Cervical spondylotic myelopathy (CSM) is the most common cause of spinal cord dysfunction. It is the result of static or dynamic repeated compression of the spinal cord. This review paper will present current knowledge on its natural course and the value of diagnostic techniques. This study is a summary of the consensus meeting of the World Federation of Neurosurgical Societies Spine Committee.


The diagnosis of CSM is based on specific symptoms, physical signs, and imaging findings. Clinical symptoms of CSM are summarized in Table 1 [1]. Neck pain, arm pain, limited motion of neck, diminished function of hands (clumsiness or difficulty with buttoning buttons, using keys, or changes in hand writing), wasting of the intrinsic muscles, spasticity, walking difficulty which can be tested by “heel-to-toe tandem walking,” “heelwalking,” or “toe-walking.”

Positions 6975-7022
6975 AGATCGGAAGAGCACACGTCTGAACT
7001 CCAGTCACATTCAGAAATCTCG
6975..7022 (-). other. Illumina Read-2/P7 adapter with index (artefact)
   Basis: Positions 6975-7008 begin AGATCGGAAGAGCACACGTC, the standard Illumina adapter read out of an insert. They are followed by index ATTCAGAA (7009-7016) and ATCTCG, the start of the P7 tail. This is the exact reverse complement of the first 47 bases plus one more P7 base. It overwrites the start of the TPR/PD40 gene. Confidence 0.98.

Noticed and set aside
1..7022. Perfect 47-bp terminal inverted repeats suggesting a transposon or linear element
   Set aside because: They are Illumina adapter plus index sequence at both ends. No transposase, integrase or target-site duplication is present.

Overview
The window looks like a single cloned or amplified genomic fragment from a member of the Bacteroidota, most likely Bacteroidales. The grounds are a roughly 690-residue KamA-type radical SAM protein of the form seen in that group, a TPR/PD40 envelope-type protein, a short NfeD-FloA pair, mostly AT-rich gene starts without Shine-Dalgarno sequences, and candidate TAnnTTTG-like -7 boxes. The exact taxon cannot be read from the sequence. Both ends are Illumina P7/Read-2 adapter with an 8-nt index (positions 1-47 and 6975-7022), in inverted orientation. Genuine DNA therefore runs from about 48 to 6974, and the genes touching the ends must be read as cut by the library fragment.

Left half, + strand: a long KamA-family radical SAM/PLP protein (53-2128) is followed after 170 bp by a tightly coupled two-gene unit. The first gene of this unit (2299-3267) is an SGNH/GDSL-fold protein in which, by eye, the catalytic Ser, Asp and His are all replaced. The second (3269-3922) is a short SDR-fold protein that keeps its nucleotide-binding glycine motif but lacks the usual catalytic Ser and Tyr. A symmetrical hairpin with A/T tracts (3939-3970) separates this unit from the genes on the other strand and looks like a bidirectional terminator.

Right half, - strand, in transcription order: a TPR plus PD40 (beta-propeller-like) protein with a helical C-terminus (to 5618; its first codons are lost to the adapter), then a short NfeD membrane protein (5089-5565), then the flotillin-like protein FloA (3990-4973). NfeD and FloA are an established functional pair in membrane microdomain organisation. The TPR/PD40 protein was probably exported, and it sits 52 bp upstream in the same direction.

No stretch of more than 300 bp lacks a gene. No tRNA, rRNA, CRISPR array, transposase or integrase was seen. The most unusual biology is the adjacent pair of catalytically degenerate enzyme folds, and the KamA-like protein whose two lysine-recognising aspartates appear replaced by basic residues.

Myelopathic signs can be defined as hyperreflexia (grade 3 or 4) or provocative signs (clonus [>3 beats], Babinski’s sign, Hoffmann sign, inverted brachioradialis reflex) [2].
Gibson et al. [3] have examined the prevalence of myelopathic signs in cervical myelopathy. They have compared CSM patients with control group for sensitivity and specificity of those clinical finding. Hoffman’s sign had 59% sensitivity and 84% specificity. Inverted brachioradialis reflex had 51% sensitivity and 81% specificity. Babinski sign and clonus had 13% sensitivity and 100% specificity. Hyperreflexia had 72% sensitivity and 43% specificity.
Although the physical signs on neurologic examination are well known, the symptoms are vague. The myelopathy signs (Hoffman’s sign, hyperreflexia, inverted brachioradialis reflex, Babinski, and clonus) are important for the diagnosis [2]. However, it has been reported that these signs are absence in 21% of cervical myelopathy patients [4].